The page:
My review of “Berserker” by William Meikle

It is tough to express in words how much fun I had reading Berserker by William Meikle (@williemeikle). The story is highly original, the characters compelling, the writing fresh and loaded with great imagery. Action? Plenty of it, and an ending that I didn’t see coming.

Before going too much farther, a word about the premise. Don’t be fooled into thinking this story — which the author himself labelled as “Vikings vs. Yeti” in his Twitter feed — is some eBook version of a sub-B movie found on the SyFy Channel.

Yes, that is essentially what the story boils down to, but Berserker is so much more than some cheesy “man in a rubber suit” movie. The main characters, Tor and his childhood friend Orjan, have flesh on their bones and it takes the reader almost no time at all to become fully invested in what happens to them.

Tor and Orjan, who became a “Skald” — a sort of court jester/psychic — after a crippling childhood accident, are on their first “Viking,” or sailing journey, looking for loot. As part of being “Skald” Orjan descends into a state known as the “wyrd” in which future and past events are re-lived, and as the story opens Orjan senses their future holds one outcome: Doom.

Fighting through a dense ice and sleet storm, the three Viking longboats make landfall and then come to anchor at a recently-abandoned settlement at the head of a fjord. But the small group of huts has not been completely vacated as the Viking band discovers and surrounds a large beast with white fur and hands tipped with razor-sharp nails.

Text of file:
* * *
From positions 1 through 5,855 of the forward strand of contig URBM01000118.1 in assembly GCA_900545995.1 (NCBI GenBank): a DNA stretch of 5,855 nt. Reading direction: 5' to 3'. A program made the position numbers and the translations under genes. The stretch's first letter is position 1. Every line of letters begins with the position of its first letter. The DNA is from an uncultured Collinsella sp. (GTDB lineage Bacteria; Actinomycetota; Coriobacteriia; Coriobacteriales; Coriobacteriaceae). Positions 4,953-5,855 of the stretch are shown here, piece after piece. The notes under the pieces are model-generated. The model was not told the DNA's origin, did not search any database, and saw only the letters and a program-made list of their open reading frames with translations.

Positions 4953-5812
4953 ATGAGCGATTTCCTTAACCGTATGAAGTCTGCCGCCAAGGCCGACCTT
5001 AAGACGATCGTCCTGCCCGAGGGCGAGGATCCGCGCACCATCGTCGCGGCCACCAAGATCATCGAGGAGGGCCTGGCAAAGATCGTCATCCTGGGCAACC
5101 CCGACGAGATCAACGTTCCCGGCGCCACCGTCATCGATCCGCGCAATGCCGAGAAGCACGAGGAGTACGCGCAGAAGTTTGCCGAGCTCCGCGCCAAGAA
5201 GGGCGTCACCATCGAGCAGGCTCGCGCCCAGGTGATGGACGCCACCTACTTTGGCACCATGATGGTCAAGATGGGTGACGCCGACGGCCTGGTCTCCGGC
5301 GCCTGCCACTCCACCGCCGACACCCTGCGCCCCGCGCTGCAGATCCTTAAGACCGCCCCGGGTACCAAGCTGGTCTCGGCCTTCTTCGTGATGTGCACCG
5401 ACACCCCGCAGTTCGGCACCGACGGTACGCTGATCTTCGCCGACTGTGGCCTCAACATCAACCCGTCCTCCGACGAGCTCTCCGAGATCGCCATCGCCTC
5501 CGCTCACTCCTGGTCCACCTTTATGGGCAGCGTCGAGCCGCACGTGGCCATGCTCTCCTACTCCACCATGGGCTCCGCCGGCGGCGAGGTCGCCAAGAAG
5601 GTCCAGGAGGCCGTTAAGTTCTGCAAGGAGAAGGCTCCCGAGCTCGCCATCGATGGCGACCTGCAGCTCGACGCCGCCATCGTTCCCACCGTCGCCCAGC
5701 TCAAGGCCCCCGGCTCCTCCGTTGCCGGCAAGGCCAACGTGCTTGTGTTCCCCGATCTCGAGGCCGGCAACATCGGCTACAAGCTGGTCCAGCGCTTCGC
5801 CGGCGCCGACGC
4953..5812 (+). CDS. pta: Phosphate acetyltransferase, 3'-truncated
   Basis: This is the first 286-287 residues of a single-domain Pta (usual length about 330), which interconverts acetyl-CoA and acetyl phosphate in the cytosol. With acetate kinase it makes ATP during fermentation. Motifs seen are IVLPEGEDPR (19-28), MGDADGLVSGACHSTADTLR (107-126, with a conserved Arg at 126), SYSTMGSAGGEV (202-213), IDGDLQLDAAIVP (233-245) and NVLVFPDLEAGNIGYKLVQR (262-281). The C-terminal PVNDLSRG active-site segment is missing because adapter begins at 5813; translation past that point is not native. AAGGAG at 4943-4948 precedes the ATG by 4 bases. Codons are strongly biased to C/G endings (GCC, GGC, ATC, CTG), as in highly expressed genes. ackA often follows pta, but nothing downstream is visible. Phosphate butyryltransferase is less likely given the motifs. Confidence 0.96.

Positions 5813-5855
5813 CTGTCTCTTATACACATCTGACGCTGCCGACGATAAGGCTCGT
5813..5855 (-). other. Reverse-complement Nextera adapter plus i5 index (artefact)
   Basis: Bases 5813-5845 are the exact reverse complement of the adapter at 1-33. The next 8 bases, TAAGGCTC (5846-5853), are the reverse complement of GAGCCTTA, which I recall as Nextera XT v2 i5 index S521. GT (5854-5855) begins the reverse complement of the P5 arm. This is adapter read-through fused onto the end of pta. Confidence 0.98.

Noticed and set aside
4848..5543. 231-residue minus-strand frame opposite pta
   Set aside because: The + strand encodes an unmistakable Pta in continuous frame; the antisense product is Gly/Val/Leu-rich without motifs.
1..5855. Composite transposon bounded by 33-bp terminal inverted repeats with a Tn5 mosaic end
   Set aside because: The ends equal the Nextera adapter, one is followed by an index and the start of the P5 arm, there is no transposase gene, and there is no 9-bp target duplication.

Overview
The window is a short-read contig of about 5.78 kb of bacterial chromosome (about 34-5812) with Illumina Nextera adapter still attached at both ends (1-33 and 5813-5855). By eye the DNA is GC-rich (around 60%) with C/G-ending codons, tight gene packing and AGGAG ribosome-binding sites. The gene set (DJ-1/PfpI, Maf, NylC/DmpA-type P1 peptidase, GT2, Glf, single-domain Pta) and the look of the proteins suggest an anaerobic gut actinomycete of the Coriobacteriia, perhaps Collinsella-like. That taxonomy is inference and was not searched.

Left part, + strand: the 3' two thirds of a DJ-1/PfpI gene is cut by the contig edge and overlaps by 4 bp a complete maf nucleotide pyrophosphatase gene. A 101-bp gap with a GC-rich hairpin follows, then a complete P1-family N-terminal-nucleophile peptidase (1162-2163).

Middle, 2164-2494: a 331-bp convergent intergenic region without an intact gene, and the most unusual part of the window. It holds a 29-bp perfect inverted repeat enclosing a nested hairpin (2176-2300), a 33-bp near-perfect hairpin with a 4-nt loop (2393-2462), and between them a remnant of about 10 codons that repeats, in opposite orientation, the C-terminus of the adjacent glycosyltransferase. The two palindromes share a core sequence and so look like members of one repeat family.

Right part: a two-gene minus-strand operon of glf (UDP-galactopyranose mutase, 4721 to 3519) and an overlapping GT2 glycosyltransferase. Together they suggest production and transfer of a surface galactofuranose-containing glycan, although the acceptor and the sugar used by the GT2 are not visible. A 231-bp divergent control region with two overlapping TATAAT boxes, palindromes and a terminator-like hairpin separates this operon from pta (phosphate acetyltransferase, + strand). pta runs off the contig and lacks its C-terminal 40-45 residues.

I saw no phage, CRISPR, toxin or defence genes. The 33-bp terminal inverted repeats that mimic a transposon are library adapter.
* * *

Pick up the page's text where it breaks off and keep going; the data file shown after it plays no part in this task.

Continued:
Being Vikings after all, they kill the creature, which turns out to be a female carrying three unborn children, and that sets into motion a battle to death between the Vikings and the band of Yeti, or Alma as they are known. Although the Alma are larger and stronger than the Vikings, the Norsemen won’t go to Valhalla without a fight and the battle scenes are bloody and violent affairs.

More is going on than a battle of survival, however, and Viking mythology comes into the story in a completely natural and organic fashion. I won’t give away any more, but Orjan’s special abilities as a Skald will be needed for Tor and the other Vikings to survive the onslaught.

Berserker had me up late several nights in a row, reading just one more chapter to find out what happened next. As an added bonus, Mr. Meikle has included two of his short stories at the end, and I found them to be just as much fun.

I highly recommend Berserker to anyone looking for a fast, fun and exciting horror story that is as well-written as it is original. I’ll be adding Mr. Meikle’s other stories about “beasties” to my to-read list.


One response to “My review of “Berserker” by William Meikle

  1. Pingback: The Best I Read in 2012 | Scott Whitmore, writer

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